And if the change is too much, I'm just hoping he'll be more subtle if he realizes the the girl he met is gone...
Because I can't imagine anything worse than reading a break up letter engraved in the bottom of a piece of Tupperware.
Monday, August 25, 2008
I've noticed that the longer I go without girl talk and happy hour, shopping trips or coffee with friends, the more I glorify my single-girl-solitude.
I begin to think that I miss that old life, that old me, so much that I might need go back to the way things were...
And so I make plans with friends and visit places I used to.
But instead of having a fabulous time, I struggle for conversation where it once flowed naturally.
I begin to awkwardly bob my head from left to right rather than accept the hello kisses from almost-strangers in the casual way I used to.
And immediately, I miss him.
But instead of becoming angry at myself for being "less fun" than I used to be, I consider all I've gained.
And I realize that losing who you were, might not be so bad... If you've become someone better.
Friday, August 22, 2008
Monday, August 18, 2008
"What are you looking for now?" He asked.
"Oh, I'm just glancing at the shower curtains," came my reply.
"I'm not ready to get rid of mine just because you don't like it."
"Well then," I said. "If you can't part with a piece of plastic and a few hooks, then perhaps I'm not ready to get rid of my entire BATHROOM."
Wednesday, August 13, 2008
As in, I'd rather hang up on my closest friends than say goodbye after a brief telephone call.
I sometimes hope for the office to be entirely empty in the afternoons so no one will be there to wish me well.
I'd prefer a quick move for the door without the pleasantries.
Give me the end... but not the almost.
Because while saying hello is one of my favorite things...
Saying goodbye always leaves my ears ringing.
More of the beginning and less of the end.
Friday, August 8, 2008
So you can imagine my apprehension last night when I went to NYC to see my favorite English Indie band, Bloc Party with my boyfriend.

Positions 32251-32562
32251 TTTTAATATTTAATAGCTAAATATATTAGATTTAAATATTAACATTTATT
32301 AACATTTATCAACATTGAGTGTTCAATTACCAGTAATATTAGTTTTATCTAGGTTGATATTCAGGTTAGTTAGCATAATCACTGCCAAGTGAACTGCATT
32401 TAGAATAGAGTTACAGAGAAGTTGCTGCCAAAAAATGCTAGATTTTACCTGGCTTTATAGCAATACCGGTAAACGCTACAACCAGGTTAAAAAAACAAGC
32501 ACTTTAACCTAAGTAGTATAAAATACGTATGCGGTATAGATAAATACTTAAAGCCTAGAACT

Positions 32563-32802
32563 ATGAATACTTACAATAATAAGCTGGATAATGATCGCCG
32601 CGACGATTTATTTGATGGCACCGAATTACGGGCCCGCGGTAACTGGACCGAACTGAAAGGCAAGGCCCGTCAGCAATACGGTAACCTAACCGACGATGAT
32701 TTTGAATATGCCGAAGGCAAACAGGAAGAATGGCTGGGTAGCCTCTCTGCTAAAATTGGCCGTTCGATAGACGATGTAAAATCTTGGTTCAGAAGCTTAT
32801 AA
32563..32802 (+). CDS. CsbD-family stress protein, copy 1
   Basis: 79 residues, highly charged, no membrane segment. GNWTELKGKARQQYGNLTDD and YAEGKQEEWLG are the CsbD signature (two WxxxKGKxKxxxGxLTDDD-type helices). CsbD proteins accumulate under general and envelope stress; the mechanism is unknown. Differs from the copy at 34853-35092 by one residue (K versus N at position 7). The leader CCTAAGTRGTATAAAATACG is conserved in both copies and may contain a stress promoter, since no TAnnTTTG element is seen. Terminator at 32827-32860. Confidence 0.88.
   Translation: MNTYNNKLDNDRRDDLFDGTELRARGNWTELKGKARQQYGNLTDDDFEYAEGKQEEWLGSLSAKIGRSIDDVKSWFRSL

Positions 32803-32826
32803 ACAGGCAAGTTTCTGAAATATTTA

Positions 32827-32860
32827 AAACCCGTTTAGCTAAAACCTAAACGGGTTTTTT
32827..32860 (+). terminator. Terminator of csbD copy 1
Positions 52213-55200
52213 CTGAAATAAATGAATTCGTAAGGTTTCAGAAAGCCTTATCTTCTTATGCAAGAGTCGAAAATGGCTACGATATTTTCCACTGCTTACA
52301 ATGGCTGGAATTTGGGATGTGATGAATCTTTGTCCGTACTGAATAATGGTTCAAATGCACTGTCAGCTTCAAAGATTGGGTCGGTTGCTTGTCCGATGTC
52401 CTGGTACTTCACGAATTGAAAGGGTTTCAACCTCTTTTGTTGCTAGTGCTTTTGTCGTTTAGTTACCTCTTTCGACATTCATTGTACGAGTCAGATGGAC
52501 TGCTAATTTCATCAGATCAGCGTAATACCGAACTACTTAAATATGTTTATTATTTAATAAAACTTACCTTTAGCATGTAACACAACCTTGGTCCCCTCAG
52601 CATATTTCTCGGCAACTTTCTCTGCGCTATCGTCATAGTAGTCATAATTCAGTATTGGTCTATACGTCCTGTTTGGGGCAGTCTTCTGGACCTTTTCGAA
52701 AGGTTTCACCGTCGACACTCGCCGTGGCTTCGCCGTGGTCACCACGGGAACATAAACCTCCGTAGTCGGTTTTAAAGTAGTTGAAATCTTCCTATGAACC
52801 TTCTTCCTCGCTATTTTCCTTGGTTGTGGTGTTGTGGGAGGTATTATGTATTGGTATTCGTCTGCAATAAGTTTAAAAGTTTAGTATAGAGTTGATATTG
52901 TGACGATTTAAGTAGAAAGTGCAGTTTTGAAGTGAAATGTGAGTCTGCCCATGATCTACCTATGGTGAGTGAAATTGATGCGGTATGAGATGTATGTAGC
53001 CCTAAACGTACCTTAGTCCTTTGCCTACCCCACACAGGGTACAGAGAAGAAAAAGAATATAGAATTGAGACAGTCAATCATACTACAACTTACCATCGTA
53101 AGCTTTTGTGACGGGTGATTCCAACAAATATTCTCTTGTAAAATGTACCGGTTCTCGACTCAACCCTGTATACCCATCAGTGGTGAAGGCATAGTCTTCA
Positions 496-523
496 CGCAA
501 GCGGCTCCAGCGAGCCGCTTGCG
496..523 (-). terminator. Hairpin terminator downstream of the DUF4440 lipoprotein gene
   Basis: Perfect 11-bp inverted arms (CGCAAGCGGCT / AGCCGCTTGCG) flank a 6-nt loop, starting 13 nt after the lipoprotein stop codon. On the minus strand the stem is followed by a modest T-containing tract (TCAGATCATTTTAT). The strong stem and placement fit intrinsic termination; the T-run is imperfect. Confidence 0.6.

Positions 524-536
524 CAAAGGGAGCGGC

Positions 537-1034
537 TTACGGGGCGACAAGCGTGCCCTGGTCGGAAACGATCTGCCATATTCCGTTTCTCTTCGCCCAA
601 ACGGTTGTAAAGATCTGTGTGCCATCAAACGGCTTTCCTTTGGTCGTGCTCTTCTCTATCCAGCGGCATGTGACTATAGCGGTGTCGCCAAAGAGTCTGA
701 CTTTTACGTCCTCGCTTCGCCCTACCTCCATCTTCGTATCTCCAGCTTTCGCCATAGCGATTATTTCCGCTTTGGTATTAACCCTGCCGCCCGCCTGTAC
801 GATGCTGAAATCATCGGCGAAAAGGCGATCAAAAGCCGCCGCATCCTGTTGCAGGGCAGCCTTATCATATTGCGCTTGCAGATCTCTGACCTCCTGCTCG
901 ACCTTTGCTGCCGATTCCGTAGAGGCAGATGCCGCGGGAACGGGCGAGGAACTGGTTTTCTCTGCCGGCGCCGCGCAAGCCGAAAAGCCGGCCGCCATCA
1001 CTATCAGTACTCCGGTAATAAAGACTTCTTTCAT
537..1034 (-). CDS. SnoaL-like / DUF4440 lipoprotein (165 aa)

He bought the tickets. He drove. He searched for parking in the crazy streets, and I just kept my fingers crossed that the evening would be a success sans best-girl-friend.
And after a few hours of bouncing and ponging with the crowd. After throwing my arms up and holding my too-long damp hair on top of my head to cool off from the amazing show, I looked around and realized it was...
The. Best. Show. I'd. Ever. Been .To.
Maybe it was the band.
Or maybe... it was the fact I realized the best accessory for a good time at the rock show isn't necessarily a girl-best-friend.
It's a freedom you can only find when you realize you're completely comfortable in your surroundings, and the person you're with. Boyfriend, or not.
The inspiration for this Blog Party found here.
Thursday, August 7, 2008
AGE: My youngest self
SONG: "Cookie Monster's Song" from Sesame Street.
WHY: I. Loved. That. Show.
And while I consider old episodes to now be pretty high on the creepy scale, back in the day Burt and Ernie were "just friends," and the Cookie Monster was my hero.
(Okay, okay, the Cookie Monster still is my hero).
AGE: Pre-teen Chrissie Lynn
THE SONG: "I think we're alone now" by Tiffany.
WHY: Not because I actually knew what the words really meant... but because my best friend and I knew all the words and could sing just like Tiffany. The paradox was that while we listened to such a "grown up song" we of course were also playing with Barbie who obviously was holding her own concert, posed as Tiffany herself.
THE AGE: Teen-Tart Chrissie Lynn
THE SONG: "Self Esteem" by The Offspring
WHY: My first CD. I thought I was cool. This was the first of the 12 songs that I learned all the words to and would scream at the top of my lungs from my purple-painted bedroom while laying on my Unicorn bedspread.
THE AGE: College-Crisp Chrissie Lynn
THE SONG: "Save a Horse, Ride a Cowboy" by Big and Rich
WHY: Because it brings memories to mind of my old roomie and I belting out the lyrics at the top of our lungs, changing up the funniest parts to fit our real-life. "So I saddle up my horse and ride into Mahoney's..."
THE AGE: Now
THE SONG: "Breakable" by Ingrid Michaelson.
WHY: Because it's the first time, in a long time that lyrics made me feel something for a brief moment while listening and a voice matched the beauty rather than took away from it.
What would be on the soundtrack to your life?
Monday, August 4, 2008
Hmm. That's funny, I thought. I'm wearing a little leather case over my engagement ring.
So I pulled off the tiny casing and stared at my ring in amazement.
Amazed that it was so tacky.
The rock itself was a cubic inch of sparkles.
And the setting, was just plain terrible.
Where most modern brides are wearing a princess cut with two baguettes to accentuate it, my dazzling stone was set in a silver, animal-shaped holder.
Hmmm I thought. That's kind of cute... it appeared to be a tiny elephant, complete with trunk and tail, but instead of a ivory treasure, mine held the most precious of love-stones.
But cuteness aside, it suddenly seemed like he didn't know me at all.
Sure, I like tiny animals, but as pets, not as jewelry.
And so I wrapped my ring in its leather case (the purpose of which was now perfectly clear) and went to figure out my next move.
Because the proof that we weren't entirely compatible was symbolized on my forever-finger.
And now my ring, wasn't the only elephant in the room.